I don’t believe I blogged about it this time, as we have in the past made mention of the challenges that were afoot amongst ourselves so our dear readership could follow along at the moment by moment updates, on the edge of their seat to witness the battle champion arise victorious in the wee dawn hours of the morning. Well, that is just what happened, no one knew about it but us. And I had kept it a secret from Drew the entire time that I was slowly but silently carving away at the this book. When we compare to one another how far we are along in one of the challenges it inspires the other one to drop whatever it is they are doing and read that book. Which can be frustrating for me because I, as has been well documented on this journey, read at half the speed that Drew Moody does, and that is why we arrive at the state that our challenge month’s record is in. So a short recap.
January – Travels of Jaimie McPheeters – Drew Won but only a few pages, down to the wire.
February – Lonesome Dove – Drew Won, this time but a larger but still competitive margin.
March – Gone with the Wind – Drew won, I have still to finish this book.
April – No Challenge Month
May – Angle of Repose – I win.
So without further ado…the review of Angle of Repose.
I hate this book. I cannot find one thing anywhere inside me that can form any sort of emotional attachment to this book. I would have. I could have without the ending. The ending solidified this book into the most unreadable book of all time. It took me two weeks to read this book, but it felt like an eternity. It really did. I can’t even start to put into words, as I am trying now what it was about this book that made me turn my back on it and forsake it forever. I am sorry Mr. Stegner. With great acclaim, comes great criticism, from a lowly person like me I offer that what you did was pure cowardice, and I wasn’t even that interested in the book to begin with when I came to the ending.
Everyone I assume must say that the book should have ended before Stegner just tagged on the final bit, Zodiac Cottage. This how I am imagine Mr. Stegner writing this book, and I assume there is A LOT from this book that didn’t make it into the final cut. Why because at 569 pages this book was unbearable, UNBEARABLE. I have never had a book truly last as long as this one did that felt like a punishment to read. Some books have such high emotional costs on the reader that they felt like punishments but in the end rewards the reader with a true ending. This ending wasn’t true, it as a frankenstein’s monster of mixed up hurry up and finishes if I have ever seen one. Well, that was quite a review.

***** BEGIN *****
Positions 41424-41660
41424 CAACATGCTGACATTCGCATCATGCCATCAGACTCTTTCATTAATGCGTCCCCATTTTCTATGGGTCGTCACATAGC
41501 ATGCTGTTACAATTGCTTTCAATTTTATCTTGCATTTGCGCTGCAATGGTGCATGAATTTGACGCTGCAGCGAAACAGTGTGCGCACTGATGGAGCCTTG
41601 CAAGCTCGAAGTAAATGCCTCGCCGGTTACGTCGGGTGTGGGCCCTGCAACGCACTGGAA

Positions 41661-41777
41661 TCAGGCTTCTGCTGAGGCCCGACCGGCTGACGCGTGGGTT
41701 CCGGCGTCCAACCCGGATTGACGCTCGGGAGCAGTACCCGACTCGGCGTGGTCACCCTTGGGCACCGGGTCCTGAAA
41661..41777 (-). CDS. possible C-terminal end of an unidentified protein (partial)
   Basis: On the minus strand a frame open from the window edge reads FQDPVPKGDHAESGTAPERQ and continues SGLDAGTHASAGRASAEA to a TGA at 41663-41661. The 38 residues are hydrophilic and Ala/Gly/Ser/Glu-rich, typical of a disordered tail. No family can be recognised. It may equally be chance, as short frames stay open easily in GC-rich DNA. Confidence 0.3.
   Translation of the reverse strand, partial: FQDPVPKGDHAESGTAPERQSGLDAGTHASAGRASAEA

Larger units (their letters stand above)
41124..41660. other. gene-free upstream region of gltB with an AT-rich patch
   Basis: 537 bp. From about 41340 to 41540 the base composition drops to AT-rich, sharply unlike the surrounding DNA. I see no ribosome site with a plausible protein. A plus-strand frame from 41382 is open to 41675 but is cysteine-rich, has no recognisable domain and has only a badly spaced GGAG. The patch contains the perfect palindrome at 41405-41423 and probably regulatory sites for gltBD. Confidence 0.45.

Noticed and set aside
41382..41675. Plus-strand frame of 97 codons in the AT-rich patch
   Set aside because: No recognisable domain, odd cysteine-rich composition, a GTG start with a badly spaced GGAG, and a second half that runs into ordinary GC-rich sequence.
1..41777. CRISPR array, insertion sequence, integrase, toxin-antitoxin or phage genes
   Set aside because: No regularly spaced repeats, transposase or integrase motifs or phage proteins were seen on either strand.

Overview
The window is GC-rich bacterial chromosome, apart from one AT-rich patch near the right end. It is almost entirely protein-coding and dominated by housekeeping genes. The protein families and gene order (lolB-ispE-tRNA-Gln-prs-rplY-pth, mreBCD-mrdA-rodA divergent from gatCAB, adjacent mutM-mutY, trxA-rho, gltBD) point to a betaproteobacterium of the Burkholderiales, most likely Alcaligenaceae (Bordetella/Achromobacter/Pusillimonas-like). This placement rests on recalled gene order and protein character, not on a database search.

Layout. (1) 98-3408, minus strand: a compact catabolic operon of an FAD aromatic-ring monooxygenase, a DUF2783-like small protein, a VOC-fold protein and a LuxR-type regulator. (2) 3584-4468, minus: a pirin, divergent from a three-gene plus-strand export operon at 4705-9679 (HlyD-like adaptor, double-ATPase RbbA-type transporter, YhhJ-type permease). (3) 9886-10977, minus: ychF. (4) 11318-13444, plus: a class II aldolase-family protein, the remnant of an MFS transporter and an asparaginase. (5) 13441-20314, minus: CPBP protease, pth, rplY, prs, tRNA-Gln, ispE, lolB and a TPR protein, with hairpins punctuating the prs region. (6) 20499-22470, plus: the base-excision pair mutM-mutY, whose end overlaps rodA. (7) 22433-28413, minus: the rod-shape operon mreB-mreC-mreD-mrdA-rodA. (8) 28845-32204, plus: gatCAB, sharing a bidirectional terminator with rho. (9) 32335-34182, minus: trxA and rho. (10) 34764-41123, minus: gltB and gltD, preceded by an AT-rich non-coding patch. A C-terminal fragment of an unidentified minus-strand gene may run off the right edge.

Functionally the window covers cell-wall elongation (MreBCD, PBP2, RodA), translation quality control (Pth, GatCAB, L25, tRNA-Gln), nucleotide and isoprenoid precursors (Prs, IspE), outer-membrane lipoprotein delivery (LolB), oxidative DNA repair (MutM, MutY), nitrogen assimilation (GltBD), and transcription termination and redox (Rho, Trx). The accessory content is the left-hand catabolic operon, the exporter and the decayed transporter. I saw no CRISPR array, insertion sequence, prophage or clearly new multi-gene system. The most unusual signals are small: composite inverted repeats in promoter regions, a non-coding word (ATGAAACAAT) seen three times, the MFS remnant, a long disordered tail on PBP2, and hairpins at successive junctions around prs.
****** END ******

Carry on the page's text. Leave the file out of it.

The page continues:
So I will give Mr. Stegner some well deserved praise. I found myself at times caring for these characters which is very hard to do with an extremely uninteresting plot. I cannot tell you how COMPLETELY uninteresting this plot was. I am really sorry Mr. Stegner, but it wasn’t interesting as you and your main character may have found that the Victorian novel set in Idaho isn’t interesting. Its not I’m sorry. And I really am in this way sorry that this ambitious novel didn’t work. I mean it won the Pulitzer prize, and has some fantastic writing in it. Some heart breaking symbolism and elements and themes that he brings through out the novel that really work. Some that don’t, some that he really wanted to work but weren’t doing as much work as he thought they were doing. Some that he forgot he was using for oh I don’t know 300 pages, and then rushed in and mentioned at the end. So, what this novel needed was some really tough editing. Because this novel isn’t what it thinks it is. And I think that Mr. Stegner knows. I would like to see the reason why this one won the prize. Perhaps for Stegner’s body of work. Because honestly this isn’t a great book. It is a really really well written book which literary allusions, famous characters walking in off the street, some really fantastic drama moments, the dramatic arch over the last 100 pages was at times, not all the time, I put it down plenty, but at times were really page-turning for such a very drab book.
The one bit of praise that I can without condition give Wallace Stegner is that, there are at times the most well-thought out actions I have ever read. Stegner writes certain scenes that are perfectly staged in his writing. I mean perfectly, as a writer right now that is going through a second draft of an extended work, there were moments where Stegner is completely in control of everything you are seeing and feeling and you aren’t nit-picking his novel to death. For that, against all odds, he gets my vote for a great writer, but this novel is not a great novel.